Sensitivity vs. Specificity of Tests

This is for those who face critical choices about the course of treatment when deluged with  data by medical practitioners, find out what the statistics relate to sensitivity or specificity?

“Sensitivity measures how often a test correctly generates a positive result for people who have the condition that’s being tested for (also known as the “true positive” rate). A test that’s highly sensitive will flag almost everyone who has the disease and not generate many false-negative results. (Example: a test with 90% sensitivity will correctly return a positive result for 90% of people who have the disease, but will return a negative result — a false-negative — for 10% of the people who have the disease and should have tested positive.)

Specificity measures a test’s ability to correctly generate a negative result for people who don’t have the condition that’s being tested for (also known as the “true negative” rate). A high-specificity test will correctly rule out almost everyone who doesn’t have the disease and won’t generate many false-positive results. (Example: a test with 90% specificity will correctly return a negative result for 90% of people who don’t have the disease, but will return a positive result — a false-positive — for 10% of the people who don’t have the disease and should have tested negative.)”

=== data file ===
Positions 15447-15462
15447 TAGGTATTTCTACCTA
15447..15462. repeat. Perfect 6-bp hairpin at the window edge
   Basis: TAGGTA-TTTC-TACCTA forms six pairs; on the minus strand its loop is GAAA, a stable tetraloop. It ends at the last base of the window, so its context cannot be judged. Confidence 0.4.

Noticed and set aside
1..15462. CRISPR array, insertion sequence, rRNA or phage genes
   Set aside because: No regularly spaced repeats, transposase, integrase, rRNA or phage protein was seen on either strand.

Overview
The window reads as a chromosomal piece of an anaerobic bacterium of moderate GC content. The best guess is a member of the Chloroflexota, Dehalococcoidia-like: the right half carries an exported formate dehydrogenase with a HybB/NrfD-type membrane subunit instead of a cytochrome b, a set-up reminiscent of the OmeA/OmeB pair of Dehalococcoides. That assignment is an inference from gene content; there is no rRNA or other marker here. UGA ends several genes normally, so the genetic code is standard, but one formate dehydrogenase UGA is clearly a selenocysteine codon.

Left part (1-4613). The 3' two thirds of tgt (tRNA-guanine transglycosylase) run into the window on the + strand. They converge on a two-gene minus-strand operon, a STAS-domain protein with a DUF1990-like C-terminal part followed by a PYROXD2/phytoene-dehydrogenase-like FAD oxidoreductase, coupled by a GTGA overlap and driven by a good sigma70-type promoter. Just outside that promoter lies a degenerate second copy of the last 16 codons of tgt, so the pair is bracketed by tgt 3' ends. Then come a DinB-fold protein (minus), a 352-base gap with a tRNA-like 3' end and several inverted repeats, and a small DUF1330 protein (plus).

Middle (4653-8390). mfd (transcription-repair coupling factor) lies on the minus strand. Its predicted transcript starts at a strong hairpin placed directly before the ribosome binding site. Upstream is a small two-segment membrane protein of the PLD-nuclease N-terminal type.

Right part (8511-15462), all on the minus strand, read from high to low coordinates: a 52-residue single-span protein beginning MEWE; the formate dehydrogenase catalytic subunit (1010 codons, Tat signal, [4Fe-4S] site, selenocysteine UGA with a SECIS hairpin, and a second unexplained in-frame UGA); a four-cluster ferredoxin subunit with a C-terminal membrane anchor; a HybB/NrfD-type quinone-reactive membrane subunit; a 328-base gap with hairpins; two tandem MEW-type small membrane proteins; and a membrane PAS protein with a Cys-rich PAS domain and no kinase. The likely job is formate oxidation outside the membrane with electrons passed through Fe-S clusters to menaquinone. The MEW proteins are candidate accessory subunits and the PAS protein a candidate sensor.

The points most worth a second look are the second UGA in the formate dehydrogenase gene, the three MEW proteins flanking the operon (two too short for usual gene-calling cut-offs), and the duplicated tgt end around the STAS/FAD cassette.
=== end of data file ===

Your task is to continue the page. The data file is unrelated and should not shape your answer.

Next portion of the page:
Source: Healthnewsreview.org

Article: “Understanding medical tests: sensitivity, specificity, and positive predictive value”

DISCLAIMER

All content is for educational purposes only. Please consult your medical practitioner before attempting any therapeutic, nutritional, exercise or meditation related activity.

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